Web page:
• Journal of Property, Planning and Environmental Law

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  • Acquisition of private ownership over land plots in Russia by virtue of acquisitive prescription. Issues and prospects

    Purpose This study aims to clarify the scope of the legal procedure of the acquisitive prescription in Russia. Design/methodology/approach Dialectical method, historical method and system analysis method have been used. Findings The authors consistently prove the inadmissibility of applying acquisitive prescription to land plots in private, state or municipal ownership. One of the features of Russia as an emerging market economy is that, the major part of state lands is in so-called “non-delineated state ownership.” Plots included in such lands are not registered in the cadaster or transferred to particular public owners. That is why, the authors prove that the procedure of acquisitive prescription must be applied only in relation to land plots that are in non-delineated state ownership and have been occupied by citizens and legal entities for 15 years. Originality/value The authors propose new guarantees of the rights of private and public land owners. Clarification of the scope of the acquisitive prescription procedure will streamline the turnover of real estate in Russia.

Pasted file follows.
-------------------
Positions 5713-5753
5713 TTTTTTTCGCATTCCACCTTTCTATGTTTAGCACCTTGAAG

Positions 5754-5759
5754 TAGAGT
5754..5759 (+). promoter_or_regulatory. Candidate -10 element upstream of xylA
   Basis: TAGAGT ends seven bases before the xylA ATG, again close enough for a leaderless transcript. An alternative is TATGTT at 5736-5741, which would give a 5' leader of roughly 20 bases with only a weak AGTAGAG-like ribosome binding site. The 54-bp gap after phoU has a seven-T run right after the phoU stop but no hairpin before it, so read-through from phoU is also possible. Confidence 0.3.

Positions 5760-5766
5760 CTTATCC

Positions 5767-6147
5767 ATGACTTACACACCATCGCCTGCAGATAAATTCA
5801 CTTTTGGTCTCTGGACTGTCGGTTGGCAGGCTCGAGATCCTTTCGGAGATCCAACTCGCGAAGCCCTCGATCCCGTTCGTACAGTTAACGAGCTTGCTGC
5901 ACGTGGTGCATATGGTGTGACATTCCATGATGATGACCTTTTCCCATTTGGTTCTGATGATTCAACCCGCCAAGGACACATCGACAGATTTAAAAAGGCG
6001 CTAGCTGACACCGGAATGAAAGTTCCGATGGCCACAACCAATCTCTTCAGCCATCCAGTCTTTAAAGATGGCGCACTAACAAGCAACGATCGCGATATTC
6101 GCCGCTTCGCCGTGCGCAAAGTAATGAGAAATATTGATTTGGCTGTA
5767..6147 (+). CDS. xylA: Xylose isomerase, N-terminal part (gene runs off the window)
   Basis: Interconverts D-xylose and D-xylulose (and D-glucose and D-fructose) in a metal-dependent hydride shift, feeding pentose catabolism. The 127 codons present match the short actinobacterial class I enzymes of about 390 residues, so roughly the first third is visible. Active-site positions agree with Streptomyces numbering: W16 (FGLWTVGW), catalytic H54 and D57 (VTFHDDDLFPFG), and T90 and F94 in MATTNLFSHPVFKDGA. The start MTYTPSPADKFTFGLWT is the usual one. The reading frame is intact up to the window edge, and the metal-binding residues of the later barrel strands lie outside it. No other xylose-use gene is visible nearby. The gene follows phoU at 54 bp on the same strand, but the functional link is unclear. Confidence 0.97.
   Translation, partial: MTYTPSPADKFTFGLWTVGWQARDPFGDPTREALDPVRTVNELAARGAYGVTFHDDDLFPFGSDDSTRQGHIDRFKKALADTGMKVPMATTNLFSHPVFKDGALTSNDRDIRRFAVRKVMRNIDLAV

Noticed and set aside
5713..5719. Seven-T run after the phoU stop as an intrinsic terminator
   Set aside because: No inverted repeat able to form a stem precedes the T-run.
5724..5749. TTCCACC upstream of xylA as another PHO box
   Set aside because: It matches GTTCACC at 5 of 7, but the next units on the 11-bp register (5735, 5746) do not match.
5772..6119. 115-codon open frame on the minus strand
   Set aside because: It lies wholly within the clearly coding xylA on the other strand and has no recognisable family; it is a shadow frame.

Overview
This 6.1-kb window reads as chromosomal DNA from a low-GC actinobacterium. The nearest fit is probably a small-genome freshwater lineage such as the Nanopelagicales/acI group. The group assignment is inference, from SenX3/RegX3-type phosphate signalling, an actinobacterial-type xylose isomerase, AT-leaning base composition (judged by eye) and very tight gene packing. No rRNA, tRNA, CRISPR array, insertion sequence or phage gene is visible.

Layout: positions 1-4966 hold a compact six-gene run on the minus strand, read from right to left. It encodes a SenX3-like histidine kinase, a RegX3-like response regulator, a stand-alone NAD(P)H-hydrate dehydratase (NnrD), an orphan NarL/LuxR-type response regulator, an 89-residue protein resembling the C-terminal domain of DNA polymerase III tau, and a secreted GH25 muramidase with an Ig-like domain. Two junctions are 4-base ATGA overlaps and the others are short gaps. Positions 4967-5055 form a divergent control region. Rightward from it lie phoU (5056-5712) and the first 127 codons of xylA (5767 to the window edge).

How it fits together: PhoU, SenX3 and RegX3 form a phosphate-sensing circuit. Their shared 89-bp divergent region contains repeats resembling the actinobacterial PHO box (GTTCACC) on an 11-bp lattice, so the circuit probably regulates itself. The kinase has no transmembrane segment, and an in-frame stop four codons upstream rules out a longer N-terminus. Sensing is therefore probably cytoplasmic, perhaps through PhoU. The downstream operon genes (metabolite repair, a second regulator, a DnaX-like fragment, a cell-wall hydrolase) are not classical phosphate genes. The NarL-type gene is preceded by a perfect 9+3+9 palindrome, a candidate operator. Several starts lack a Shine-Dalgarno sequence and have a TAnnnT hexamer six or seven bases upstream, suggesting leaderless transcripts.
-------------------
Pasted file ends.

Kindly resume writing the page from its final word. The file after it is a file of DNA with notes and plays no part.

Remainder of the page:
• Housing not for all. The lack of universal accessibility to housing in multi-unit buildings in Spain, Sweden and Germany